Ruggiero Case
The outcome of Tim and Christine Ruggiero’s case remains secret — though it didn’t start out that way. For a time, they detailed their travails on a timeline posted online.
The Wise County, Texas, couple had their well water tested in September 2009 before Aruba Petroleum drilled on their property, according to the timeline. The water was found safe to drink. In October, Christine Ruggiero saw a black liquid shooting from the drilling rig and had their water tested again. Those tests showed chemicals linked to gas exploration and fracking such as benzene and acetone, according to the consultant’s report, which was posted online by the anti-fracking website Earthworks.
Tim Ruggiero wrote a blog post on Earthworks in January, 2012, saying: “Our ordeal living in Gasland has ended,” a reference to the 2010 film that documents alleged environmental damage from fracking.
In an interview, he would only say, “The matter has been resolved.” Public records show Aruba, which is based in Plano, Texas, in late 2011 bought his home in Decatur, about 44 miles (71 kilometres) north of Fort Worth. The recorded sale price was US$10 “and other considerations,” according to the deed.
Safety Limits
The EPA tested the Ruggieros’ water and found no evidence of contaminants above the safe-water drinking limits, Jim Lovett, an Aruba executive, said in an interview. An EPA spokeswoman declined to release the results.
“All I’m allowed to say is the dispute has been settled,” Lovett said.
After Jeff and Tina Richardson complained that gas drilling ruined the well water at their home in Wellsboro, Pennsylvania, about 100 miles (160 kilometres) northwest of Scranton, Royal Dutch Shell Plc gave them bottled water and paid for a hotel room to shower in. The couple is asking for much more.
Water tests conducted after East Resources Inc. drilled the well revealed methane levels as high as 31 milligrams per litre. The U.S. Interior Department recommends monitoring when levels rise to 10 milligrams, and immediate action at 28.
Shell Purchase
In a May 16, 2012, letter, Pennsylvania regulators said gas drilling had impacted Richardson’s water. Shell provided replacement water even though regulators never directly linked the company to issues with the family’s drinking water, according to Kelly op de Weegh, a spokeswoman for Shell, which is based in The Hague and bought the gas well from East Resources in 2010.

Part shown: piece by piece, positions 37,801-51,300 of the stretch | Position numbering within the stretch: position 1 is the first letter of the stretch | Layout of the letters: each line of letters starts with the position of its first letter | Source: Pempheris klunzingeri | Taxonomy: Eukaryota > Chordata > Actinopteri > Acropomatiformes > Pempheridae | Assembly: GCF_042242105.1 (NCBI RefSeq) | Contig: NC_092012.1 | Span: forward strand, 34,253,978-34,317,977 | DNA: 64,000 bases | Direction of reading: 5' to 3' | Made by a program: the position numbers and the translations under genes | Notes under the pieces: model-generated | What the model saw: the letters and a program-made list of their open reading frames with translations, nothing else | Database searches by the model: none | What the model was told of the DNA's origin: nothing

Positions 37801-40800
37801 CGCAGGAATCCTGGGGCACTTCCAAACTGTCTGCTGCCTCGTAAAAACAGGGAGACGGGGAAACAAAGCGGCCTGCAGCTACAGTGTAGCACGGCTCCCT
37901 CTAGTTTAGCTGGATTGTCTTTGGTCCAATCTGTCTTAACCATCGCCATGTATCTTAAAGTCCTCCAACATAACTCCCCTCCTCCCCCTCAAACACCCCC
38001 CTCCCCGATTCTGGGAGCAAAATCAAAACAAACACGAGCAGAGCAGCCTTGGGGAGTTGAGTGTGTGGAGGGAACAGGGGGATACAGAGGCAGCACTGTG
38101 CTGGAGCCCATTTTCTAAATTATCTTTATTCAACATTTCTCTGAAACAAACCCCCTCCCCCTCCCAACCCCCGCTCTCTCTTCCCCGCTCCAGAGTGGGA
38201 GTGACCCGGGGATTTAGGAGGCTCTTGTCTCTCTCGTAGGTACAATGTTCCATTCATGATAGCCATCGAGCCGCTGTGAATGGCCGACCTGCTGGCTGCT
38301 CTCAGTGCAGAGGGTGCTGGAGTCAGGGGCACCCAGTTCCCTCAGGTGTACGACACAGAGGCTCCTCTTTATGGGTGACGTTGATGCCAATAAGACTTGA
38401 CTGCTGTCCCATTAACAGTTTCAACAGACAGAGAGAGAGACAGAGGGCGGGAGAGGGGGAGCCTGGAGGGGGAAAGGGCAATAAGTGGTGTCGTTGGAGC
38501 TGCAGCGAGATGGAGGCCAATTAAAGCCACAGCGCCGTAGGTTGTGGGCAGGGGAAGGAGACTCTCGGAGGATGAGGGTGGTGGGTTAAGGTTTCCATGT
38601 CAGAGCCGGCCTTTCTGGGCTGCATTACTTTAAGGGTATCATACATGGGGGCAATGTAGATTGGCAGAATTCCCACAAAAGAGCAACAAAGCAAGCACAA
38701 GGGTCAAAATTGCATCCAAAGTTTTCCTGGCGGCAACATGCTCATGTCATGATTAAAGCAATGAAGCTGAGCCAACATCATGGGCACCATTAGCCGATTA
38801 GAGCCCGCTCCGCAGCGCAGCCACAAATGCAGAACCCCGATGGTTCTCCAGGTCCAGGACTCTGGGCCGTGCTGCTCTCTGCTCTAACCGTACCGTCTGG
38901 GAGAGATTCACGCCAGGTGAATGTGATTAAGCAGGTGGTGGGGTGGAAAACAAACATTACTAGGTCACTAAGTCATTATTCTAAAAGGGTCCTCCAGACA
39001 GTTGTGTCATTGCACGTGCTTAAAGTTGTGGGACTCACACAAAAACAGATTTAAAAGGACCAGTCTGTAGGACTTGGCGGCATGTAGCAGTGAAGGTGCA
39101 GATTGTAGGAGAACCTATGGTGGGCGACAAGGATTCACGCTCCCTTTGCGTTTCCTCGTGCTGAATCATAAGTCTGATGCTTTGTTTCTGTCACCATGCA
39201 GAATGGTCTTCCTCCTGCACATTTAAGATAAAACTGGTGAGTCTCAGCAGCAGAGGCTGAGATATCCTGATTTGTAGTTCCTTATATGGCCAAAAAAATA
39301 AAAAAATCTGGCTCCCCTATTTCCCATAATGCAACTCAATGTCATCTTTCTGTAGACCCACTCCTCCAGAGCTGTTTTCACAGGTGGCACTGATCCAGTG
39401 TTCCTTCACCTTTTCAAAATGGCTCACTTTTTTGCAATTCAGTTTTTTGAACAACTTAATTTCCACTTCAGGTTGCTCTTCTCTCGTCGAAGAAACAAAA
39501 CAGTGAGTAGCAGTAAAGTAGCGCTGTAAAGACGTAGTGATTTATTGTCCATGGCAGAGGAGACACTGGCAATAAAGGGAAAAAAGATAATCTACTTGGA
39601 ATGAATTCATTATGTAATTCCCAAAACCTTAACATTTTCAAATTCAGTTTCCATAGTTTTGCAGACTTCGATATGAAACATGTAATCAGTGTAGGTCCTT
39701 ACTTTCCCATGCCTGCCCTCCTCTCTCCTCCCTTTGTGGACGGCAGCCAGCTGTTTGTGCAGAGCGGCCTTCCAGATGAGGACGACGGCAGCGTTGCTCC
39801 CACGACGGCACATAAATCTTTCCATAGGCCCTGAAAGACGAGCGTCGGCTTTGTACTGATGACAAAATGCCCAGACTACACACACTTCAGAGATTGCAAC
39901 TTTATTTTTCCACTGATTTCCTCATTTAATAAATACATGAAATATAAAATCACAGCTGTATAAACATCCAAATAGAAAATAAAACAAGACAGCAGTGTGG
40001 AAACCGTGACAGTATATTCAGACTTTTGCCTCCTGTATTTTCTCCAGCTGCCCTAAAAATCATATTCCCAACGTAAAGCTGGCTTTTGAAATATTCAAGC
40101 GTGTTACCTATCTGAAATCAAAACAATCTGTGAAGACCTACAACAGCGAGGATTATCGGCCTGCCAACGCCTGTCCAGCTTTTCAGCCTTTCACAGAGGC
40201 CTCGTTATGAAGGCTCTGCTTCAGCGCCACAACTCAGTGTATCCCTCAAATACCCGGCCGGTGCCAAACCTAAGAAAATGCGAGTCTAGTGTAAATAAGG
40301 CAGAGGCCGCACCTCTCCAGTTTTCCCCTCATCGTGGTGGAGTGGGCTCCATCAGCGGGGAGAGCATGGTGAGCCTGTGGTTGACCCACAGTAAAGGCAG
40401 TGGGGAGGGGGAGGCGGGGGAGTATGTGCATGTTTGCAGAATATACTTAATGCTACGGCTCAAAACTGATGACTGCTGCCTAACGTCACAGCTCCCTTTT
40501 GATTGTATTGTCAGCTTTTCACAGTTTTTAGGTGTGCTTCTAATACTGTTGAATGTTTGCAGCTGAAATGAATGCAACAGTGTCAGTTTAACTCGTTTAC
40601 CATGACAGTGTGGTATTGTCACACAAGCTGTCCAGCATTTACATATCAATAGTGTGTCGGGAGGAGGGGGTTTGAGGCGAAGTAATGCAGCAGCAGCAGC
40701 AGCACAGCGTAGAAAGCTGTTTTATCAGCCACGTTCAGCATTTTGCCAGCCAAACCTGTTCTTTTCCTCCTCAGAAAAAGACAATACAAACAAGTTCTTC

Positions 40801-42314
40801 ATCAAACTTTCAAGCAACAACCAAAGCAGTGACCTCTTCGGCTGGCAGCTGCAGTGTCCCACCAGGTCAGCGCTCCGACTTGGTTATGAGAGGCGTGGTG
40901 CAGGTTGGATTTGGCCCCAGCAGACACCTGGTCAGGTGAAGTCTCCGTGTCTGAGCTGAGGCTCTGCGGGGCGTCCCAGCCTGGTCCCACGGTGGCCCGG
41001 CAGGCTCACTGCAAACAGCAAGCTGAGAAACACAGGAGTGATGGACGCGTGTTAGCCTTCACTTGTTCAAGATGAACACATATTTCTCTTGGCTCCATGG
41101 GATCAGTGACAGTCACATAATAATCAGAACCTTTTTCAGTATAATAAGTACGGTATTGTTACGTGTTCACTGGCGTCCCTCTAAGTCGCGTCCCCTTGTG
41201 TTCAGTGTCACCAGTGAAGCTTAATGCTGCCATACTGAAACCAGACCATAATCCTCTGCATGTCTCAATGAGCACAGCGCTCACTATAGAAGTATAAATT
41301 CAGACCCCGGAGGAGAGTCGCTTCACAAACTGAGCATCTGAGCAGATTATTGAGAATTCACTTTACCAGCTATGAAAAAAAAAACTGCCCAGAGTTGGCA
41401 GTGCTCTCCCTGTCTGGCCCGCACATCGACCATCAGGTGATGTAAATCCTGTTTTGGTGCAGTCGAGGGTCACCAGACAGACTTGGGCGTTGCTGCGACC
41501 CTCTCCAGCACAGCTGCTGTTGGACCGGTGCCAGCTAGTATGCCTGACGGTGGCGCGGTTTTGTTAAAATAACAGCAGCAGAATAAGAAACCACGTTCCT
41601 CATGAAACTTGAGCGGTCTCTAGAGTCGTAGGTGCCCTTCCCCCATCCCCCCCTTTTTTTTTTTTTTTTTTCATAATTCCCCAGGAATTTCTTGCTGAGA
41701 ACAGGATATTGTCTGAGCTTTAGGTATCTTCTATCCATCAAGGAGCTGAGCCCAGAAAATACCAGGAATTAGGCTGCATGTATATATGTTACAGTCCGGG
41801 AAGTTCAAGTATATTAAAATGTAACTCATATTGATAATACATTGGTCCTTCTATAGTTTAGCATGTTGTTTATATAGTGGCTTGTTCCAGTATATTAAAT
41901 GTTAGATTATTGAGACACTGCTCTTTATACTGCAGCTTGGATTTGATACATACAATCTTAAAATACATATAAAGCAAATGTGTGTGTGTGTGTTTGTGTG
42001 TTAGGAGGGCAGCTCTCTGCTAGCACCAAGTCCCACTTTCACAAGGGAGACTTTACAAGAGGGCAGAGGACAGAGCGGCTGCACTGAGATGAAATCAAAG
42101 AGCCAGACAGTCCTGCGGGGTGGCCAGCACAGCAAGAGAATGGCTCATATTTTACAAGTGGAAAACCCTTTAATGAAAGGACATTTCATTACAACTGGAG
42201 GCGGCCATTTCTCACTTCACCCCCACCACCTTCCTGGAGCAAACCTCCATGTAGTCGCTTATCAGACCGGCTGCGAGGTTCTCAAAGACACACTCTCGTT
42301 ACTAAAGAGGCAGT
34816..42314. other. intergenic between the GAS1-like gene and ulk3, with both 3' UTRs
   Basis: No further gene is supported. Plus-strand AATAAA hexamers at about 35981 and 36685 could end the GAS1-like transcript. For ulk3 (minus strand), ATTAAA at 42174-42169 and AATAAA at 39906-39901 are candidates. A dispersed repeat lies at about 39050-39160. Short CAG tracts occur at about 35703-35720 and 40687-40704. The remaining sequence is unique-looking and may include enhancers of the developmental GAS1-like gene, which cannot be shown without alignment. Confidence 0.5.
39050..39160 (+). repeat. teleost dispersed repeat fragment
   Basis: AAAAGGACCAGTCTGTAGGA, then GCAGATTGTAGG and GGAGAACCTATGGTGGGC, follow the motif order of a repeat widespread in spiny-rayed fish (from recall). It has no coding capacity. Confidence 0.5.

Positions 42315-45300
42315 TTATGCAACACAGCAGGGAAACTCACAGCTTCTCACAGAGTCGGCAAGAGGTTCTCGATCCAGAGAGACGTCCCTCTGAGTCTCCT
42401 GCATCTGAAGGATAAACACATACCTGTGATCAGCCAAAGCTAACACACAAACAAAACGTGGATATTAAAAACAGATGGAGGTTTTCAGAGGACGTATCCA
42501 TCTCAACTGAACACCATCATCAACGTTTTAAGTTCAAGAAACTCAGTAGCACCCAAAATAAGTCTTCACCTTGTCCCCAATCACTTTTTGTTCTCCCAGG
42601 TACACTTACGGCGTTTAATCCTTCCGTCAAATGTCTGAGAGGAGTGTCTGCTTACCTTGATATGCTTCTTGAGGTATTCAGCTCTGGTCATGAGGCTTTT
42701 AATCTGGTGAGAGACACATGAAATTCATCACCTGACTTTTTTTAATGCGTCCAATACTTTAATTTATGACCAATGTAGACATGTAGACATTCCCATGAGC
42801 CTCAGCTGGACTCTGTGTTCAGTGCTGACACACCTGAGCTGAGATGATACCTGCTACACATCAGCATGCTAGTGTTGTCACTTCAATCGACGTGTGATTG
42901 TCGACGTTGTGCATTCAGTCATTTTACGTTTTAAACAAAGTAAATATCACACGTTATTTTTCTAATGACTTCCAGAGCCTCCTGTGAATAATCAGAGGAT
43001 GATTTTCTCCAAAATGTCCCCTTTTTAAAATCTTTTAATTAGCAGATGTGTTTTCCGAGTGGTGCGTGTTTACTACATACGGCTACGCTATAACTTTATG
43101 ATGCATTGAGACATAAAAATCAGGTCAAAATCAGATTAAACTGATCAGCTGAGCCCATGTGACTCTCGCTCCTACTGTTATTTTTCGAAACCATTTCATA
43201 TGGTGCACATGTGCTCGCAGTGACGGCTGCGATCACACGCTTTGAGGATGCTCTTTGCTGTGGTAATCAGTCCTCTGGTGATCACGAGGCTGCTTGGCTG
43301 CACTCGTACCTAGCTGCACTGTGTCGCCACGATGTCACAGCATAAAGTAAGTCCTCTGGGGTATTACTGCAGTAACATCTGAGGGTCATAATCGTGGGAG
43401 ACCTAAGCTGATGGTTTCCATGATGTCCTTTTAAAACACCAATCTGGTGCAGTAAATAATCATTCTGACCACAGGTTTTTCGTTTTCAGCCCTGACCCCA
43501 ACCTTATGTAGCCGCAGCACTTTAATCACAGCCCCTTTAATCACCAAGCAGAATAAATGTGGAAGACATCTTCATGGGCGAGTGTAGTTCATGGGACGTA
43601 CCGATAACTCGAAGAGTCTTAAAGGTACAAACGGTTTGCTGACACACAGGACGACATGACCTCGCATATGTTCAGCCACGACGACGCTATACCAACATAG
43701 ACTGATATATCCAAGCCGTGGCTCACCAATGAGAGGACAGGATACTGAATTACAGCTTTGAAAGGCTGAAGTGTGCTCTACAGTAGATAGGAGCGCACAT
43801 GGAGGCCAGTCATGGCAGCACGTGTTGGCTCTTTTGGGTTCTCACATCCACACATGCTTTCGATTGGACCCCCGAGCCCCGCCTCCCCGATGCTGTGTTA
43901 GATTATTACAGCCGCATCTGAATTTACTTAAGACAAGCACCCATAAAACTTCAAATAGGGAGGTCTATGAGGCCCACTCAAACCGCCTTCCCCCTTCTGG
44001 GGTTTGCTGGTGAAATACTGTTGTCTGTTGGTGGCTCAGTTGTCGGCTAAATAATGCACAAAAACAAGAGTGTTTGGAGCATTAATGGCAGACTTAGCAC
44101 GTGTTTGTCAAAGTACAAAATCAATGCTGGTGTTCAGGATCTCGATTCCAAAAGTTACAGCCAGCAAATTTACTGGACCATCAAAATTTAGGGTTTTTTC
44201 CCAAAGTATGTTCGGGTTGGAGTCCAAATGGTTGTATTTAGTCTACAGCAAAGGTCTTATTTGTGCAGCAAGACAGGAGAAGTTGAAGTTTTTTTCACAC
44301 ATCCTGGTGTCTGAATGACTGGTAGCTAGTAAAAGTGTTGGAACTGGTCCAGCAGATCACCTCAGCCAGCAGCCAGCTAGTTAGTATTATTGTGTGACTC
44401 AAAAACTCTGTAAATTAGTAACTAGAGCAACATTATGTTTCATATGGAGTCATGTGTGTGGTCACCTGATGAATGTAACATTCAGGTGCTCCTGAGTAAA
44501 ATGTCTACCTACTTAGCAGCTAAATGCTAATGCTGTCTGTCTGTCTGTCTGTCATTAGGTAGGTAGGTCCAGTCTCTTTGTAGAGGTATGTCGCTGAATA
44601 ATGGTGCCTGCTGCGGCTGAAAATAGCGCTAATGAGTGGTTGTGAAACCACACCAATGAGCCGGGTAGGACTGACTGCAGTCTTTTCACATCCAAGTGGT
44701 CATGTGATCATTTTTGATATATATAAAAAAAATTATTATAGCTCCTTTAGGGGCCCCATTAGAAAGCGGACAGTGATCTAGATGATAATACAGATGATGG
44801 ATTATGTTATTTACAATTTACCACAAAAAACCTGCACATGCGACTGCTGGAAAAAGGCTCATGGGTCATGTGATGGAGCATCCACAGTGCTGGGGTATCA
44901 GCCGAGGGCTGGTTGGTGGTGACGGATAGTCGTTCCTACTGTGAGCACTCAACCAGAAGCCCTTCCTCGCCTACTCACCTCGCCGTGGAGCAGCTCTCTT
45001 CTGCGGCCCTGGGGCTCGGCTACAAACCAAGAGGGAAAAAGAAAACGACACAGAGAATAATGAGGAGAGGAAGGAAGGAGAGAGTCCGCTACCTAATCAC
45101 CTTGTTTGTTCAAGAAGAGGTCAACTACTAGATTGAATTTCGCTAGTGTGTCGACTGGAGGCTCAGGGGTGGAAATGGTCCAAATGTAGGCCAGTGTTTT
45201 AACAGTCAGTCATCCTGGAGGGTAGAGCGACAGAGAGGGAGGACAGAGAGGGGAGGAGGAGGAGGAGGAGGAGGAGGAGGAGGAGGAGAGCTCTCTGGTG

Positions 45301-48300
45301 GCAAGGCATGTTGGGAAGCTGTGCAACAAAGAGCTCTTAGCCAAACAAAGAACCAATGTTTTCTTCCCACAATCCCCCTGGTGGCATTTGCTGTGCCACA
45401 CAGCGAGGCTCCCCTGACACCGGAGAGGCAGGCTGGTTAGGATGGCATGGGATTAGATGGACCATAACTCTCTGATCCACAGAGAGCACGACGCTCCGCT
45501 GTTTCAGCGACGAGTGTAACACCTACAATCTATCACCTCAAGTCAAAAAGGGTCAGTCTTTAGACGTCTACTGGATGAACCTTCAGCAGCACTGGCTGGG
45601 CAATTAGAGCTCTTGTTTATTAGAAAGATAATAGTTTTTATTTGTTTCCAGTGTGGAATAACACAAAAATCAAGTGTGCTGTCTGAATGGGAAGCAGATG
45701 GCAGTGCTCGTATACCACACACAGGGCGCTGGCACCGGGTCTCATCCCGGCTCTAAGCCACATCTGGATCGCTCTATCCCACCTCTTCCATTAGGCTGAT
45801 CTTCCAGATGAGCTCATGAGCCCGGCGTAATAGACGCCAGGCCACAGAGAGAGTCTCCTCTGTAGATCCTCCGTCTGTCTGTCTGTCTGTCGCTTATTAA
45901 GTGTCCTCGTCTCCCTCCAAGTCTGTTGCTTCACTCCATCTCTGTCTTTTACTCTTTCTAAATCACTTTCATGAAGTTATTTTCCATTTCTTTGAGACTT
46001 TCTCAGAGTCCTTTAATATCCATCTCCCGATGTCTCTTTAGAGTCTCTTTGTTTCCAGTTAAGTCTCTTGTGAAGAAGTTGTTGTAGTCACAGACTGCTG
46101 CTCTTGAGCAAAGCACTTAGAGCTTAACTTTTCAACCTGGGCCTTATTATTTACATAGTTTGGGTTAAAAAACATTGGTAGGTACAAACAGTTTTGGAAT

The couple lives in an area where methane naturally seeps into aquifers, op de Weegh said.
Chesapeake Energy Corp. provided a similar explanation after agreeing to pay US$1.6-million to buy three families out of their homes in Terry Township, Pennsylvania, about 50 miles (80 kilometres) northwest of Scranton. The settlement included payment for the properties plus other compensation.
Chesapeake, which is based in Oklahoma City, settled even though there were no water tests at the affected homes before drilling, the company said in a statement.
‘Bring Closure’
“The pre-drill testing that we do have in the area shows that a significant percentage of the residential wells had measurable methane levels prior to any Chesapeake drilling activity in the area,” according to the statement. Chesapeake “has entered into the settlement so the families and the company could bring closure to the matter.”
Richardson declined Shell’s offer of a water filtration system, which he said doesn’t guarantee chemicals used in fracking will be removed. When the couple turned down the offer, Shell stopped paying for hotel showers.
The Richardsons are now seeking a way out of the “dream” house they built in 1993 where today, they only use tap water to flush the toilets.
“We thought we did everything right to protect ourselves,” Richardson, who is 60 and works for a financial services company, said in an interview. “We’re asking for a settlement. At this point they’re refusing to buy us out. I don’t know if I’m ever going to feel safe drinking the water.”